First cases of West Nile virus of 2014 show up in Livingston Parish

Photo provided by USDA-Agricultural Research Service -- Mosquitoes can transmit a variety of illnesses to people and animals, including West Nile virus, and Eastern and Western encephalitis. Show caption
Photo provided by USDA-Agricultural Research Service -- Mosquitoes can transmit a variety of illnesses to people and animals, including West Nile virus, and Eastern and Western encephalitis.

The first human cases of West Nile virus this year was diagnosed recently in Livingston Parish, Louisiana Department of Health and Hospitals reported Tuesday.

The three cases were from people who didn’t know they were infected and found out after donating blood or having blood work done.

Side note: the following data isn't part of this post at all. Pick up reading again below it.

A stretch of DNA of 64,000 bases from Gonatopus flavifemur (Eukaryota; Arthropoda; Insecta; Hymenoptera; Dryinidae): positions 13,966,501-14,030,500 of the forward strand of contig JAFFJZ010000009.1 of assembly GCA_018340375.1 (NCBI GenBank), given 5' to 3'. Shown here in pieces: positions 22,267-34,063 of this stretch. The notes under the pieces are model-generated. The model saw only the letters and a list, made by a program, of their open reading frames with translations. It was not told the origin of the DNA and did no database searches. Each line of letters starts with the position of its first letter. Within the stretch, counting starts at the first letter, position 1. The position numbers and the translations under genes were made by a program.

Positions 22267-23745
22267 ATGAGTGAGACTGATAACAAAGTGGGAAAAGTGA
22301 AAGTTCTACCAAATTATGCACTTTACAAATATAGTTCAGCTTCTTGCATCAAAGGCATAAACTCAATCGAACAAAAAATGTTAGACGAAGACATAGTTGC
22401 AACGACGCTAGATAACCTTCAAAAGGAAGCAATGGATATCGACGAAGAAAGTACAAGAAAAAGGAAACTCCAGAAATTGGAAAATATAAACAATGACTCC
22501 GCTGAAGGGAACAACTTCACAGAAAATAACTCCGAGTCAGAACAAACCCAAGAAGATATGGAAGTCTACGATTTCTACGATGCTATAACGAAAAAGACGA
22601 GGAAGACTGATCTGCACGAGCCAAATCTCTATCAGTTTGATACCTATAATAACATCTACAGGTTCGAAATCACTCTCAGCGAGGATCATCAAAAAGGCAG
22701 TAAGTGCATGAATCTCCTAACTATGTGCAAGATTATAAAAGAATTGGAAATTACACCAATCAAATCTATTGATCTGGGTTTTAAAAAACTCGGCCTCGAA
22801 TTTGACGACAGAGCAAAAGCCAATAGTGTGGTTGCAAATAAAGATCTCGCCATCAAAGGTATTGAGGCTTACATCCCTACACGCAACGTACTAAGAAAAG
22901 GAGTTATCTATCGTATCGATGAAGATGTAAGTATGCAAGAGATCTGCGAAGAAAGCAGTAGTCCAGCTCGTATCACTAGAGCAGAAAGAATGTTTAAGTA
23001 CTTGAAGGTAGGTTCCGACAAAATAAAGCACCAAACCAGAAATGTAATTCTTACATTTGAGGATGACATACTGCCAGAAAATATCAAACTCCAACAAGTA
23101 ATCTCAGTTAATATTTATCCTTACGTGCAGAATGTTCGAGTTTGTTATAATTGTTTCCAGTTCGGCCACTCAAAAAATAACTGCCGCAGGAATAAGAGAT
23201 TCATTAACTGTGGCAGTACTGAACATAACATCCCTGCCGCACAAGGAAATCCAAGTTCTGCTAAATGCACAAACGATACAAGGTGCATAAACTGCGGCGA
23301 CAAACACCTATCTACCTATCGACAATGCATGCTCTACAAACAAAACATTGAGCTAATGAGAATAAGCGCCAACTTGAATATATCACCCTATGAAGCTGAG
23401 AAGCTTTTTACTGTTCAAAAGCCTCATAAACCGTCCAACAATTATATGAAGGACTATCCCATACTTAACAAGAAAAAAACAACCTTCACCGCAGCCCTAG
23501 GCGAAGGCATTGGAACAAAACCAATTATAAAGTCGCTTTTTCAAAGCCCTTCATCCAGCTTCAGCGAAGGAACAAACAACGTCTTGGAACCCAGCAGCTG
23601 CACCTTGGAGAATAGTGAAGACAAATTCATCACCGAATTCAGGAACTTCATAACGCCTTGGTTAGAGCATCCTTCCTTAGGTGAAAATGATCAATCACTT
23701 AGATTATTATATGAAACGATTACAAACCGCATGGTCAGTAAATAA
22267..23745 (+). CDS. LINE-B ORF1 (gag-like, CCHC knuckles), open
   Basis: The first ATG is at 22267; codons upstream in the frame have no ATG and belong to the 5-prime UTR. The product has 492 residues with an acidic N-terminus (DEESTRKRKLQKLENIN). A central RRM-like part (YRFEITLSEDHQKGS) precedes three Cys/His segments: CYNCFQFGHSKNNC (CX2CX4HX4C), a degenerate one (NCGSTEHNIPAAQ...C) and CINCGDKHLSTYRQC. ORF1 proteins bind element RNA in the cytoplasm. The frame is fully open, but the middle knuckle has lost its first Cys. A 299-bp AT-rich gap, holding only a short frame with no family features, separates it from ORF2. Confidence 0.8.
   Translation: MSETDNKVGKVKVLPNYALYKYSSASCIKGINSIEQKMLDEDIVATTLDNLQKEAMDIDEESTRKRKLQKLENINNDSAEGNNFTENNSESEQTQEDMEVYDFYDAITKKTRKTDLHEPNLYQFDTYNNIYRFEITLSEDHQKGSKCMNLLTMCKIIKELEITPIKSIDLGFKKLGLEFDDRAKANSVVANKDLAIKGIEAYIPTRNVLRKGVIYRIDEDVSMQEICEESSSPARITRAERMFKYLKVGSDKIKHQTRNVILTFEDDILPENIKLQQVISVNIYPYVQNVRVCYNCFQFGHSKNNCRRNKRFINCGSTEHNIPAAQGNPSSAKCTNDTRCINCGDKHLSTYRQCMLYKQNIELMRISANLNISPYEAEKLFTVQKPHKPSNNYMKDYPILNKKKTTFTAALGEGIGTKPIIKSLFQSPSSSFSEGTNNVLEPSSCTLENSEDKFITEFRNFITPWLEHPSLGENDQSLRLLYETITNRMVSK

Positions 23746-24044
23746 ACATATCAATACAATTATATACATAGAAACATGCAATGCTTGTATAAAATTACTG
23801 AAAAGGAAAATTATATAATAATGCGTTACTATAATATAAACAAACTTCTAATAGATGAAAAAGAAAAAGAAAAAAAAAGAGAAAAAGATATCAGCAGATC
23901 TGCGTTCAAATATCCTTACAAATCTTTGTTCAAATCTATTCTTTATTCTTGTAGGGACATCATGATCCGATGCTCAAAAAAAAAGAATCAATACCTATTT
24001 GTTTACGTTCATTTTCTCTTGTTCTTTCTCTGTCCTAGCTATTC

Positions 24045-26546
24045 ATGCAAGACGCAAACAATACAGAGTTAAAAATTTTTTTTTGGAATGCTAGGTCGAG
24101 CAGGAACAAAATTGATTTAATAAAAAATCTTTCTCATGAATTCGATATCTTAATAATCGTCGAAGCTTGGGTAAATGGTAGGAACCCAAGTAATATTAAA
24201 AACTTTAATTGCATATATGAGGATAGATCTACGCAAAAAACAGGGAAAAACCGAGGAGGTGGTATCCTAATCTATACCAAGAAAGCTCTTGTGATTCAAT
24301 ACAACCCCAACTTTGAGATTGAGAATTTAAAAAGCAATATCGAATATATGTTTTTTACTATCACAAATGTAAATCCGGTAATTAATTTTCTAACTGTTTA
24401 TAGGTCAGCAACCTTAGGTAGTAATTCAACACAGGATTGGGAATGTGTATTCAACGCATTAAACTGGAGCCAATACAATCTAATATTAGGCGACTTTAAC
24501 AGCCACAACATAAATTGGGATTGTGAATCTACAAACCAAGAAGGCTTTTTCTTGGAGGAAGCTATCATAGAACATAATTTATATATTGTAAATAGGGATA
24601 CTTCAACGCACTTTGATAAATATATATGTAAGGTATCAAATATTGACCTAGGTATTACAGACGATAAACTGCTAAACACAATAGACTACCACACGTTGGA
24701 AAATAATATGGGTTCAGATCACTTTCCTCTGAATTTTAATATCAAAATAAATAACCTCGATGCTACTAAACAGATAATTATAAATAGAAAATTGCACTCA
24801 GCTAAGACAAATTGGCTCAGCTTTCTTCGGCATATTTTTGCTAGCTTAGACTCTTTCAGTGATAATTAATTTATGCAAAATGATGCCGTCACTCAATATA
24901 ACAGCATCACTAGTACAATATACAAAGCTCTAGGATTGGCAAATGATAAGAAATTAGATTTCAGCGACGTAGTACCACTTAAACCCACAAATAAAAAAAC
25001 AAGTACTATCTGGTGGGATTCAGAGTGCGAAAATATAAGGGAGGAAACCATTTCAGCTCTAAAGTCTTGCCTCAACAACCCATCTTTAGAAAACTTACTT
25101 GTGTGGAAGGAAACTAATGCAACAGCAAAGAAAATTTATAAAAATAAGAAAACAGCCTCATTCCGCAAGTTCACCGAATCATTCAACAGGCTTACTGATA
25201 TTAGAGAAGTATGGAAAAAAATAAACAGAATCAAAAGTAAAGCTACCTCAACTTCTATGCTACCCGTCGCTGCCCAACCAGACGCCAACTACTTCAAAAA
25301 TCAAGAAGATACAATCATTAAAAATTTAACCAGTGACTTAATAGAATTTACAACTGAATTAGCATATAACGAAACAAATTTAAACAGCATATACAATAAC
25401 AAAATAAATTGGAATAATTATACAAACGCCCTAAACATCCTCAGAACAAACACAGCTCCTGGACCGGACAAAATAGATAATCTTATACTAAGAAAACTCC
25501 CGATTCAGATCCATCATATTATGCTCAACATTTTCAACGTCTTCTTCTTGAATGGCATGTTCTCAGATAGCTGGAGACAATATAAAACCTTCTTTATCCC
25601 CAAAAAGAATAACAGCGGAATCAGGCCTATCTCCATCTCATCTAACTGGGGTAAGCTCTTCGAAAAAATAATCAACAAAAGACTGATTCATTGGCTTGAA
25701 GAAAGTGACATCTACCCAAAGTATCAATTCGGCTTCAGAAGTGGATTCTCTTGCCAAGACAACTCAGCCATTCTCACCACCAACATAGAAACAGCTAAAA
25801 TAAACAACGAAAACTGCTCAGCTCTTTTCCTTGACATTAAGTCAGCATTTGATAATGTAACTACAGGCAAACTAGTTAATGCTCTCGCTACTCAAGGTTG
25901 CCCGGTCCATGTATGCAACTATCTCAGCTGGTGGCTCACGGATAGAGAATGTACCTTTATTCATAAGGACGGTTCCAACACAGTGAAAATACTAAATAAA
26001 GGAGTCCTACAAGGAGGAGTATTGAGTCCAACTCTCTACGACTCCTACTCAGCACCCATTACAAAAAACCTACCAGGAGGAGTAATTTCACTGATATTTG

The mosquito-borne West Nile virus affects people in different ways, with some people having no symptoms, some getting a fever-like condition and a few people contracting the most serious neuroinvasive disease where the virus attacks nerve cells.

This neuroinvasive form can cause brain damage or death.

Most people, about 90 percent, infected with the virus don’t get any symptoms at all while about 10 percent can get a fever, according to information from DHH. Very few people can get the most serious form. Last year, there were 34 cases of this severe form in the state.

“These three infections serve as reminders that West Nile virus is here and all residents are at risk,” Raoult Ratard, state epidemiologist, said in a news release. “Everyone should take simple steps to protect themselves, their families and their homes from mosquitoes, which spread West Nile virus to humans when they bite.”

Precautions including wearing mosquito repellent and dumping any standing water that might be around the home that can serve as a breeding ground for mosquitoes.